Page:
Democrats try to make Christine O'Donnell more dangerous than she is.

Democrats try to make Christine O'Donnell more dangerous than she is.

Democrats try to make Christine O'Donnell more dangerous than she is.

Who's winning, who's losing, and why.
Oct. 22 2010 6:45 PM

Bad Neighbor

Trying to make Christine O'Donnell more dangerous than she is.

Christine O'Donnell. Click image to expand.
Christine O'Donnell

Each week until the election, I'm posting some of the questions I'm trying to answer based on news of the week or something that's come up in my reporting. Feel free to weigh in with answers—or with more political questions—at slatepolitics@gmail.com or in the comments section below. Here are this week's questions:

John Dickerson John Dickerson

John Dickerson is a co-anchor of CBS This Morning, co-host of the Slate Political Gabfest, host of the Whistlestop podcast, and author of Whistlestop and On Her Trail.

Will Christine O'Donnell cost Republicans two Senate seats? Ever since she won Delaware's Republican nomination for senator in September, the conventional wisdom has been that Christine O'Donnell turned a sure win for Republicans (if Rep. Mike Castle were the nominee) into a sure win for Democrats. In this case, the conventional wisdom is not wrong. But now I've been hearing a pitch from several Democrats involved in the Pennsylvania and Delaware races that O'Donnell could affect the Senate race in Pennsylvania, too. She's so toxic, they say, and so visible in the Philadelphia media market, that she's convincing voters Republicans are too extreme. It's a contributing factor in the tightening that appears to be happening in both the Senate and gubernatorial races.

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This theory has a lot of potential adherents. Democrats hope to sell it in order to keep pushing the "Republicans are extreme" message. Establishment Republicans irritated with O'Donnell—and Sarah Palin—want to argue that the reckless campaign might cost them more than simply the seat in Delaware. And TV producers and Web site editors like this theory because it is about Christine O'Donnell. Though she's 20 points behind in Delaware, and there are a dozen more interesting Senate races, she's good for ratings and readership. But this theory is also like those watches they sell on the street corner: shiny and thin. No one has any proof at all.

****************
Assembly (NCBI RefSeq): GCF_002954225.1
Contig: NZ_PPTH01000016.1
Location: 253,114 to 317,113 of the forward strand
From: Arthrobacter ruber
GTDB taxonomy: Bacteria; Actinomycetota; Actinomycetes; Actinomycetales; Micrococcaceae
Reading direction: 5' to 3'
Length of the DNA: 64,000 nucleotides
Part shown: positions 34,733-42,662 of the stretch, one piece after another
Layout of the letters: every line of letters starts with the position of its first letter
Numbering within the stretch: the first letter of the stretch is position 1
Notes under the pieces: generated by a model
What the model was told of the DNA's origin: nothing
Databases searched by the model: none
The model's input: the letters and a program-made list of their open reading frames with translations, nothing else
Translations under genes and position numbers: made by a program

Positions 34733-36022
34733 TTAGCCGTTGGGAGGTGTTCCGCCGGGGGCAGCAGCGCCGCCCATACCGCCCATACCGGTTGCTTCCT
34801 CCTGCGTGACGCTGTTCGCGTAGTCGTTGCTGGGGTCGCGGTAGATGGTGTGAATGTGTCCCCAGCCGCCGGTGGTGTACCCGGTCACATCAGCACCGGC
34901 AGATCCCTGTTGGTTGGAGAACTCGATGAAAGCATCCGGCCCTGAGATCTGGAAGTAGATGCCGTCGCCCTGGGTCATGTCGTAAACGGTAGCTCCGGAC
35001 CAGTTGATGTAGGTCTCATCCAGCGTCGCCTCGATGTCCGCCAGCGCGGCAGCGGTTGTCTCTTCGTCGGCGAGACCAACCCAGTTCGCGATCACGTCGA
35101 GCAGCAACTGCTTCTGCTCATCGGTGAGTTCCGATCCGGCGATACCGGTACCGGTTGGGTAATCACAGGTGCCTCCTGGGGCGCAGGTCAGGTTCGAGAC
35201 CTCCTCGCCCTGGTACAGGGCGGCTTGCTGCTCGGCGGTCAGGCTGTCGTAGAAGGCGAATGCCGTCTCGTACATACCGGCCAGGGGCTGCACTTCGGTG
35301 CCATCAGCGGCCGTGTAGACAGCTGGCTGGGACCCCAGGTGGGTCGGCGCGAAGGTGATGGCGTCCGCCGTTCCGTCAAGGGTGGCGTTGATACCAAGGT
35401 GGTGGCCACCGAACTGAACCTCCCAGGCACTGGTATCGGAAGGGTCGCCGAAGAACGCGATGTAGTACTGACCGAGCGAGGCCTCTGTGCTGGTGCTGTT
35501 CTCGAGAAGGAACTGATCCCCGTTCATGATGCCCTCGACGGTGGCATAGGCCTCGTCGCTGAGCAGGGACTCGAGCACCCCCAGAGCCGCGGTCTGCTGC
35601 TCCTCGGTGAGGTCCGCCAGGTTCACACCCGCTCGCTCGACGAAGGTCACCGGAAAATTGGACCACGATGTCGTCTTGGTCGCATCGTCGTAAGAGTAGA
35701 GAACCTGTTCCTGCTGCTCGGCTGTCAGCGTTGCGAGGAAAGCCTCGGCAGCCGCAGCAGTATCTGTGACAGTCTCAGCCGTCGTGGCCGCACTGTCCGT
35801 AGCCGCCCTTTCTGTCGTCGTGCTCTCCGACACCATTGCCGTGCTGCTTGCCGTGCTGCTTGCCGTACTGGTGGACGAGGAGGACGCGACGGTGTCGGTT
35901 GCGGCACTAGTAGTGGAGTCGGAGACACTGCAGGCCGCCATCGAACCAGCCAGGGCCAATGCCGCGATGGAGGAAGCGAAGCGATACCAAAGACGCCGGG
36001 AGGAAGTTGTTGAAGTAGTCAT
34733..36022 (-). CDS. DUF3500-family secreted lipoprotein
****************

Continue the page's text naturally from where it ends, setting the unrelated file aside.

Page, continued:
How soon will the 2012 campaign start? Marc Ambinder reports that Sharron Angle's campaign is pitching this ad as the first one of the 2012 presidential campaign. It uses President Obama's words against him and ties the president to Harry Reid. As proof of the double-edged problem of an Obama visit, an image in the ad of the two men hugging (often a liability in campaigns) also appears on fliers the Reid campaign has used to turn out its vote.

Reid has many problems of his own making, but one of the big ones is that for months he's been the subject of attack ads from outside groups. Will that happen to Obama in 2011? Will conservative groups with anonymous donors spend money to continue pummeling the president even after Nov. 2 and into 2011, when he can't really respond as a candidate? In 1995 Bill Clinton started putting together ads in the early summer to define his Republican opponents. Will Obama have to start putting his ads together even earlier?

Are Democrats alive in Ohio? Democrats in this bellwether state may have the best get-out-the-vote effort in the country—and there are signs that it is performing well. Usually participation falls off in non-presidential years, but according to Ohio Democrats, in Cuyahoga County, a Democratic stronghold, more than 210,000 ballots have been requested to date, compared with 224,640 ballots requested in 2008. Statewide, Democrats account for 40 percent of the ballot requests. Republicans have asked for just 30 percent. Democrats appear to be mailing them in. According to numbers first reported in Politico, out of nearly 400,000 votes cast statewide through Thursday, 44 percent were from registered Democrats, 34 percent from Republicans.

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More Democratic ballots means more Democratic votes. But what we don't know is how the 30 percent of unaffiliated voters who asked for early ballots will vote. We also don't know whether the Republican turnout will be greater on Election Day itself.

In the Senate race in Ohio, Democrats don't look like they have much of a chance. Their candidate, Lee Fisher, is behind by almost 20 points in the polls. Incumbent Democratic Gov. Ted Strickland is in a tight race, though. Turnout will be key. These numbers also matter to President Obama. The organization doing all of this work grew out of the one he created for the 2008 campaign. Ohio will be crucial to his 2012 chances. That's why, even after traveling there last week, the president will make yet another Ohio stop before the election.

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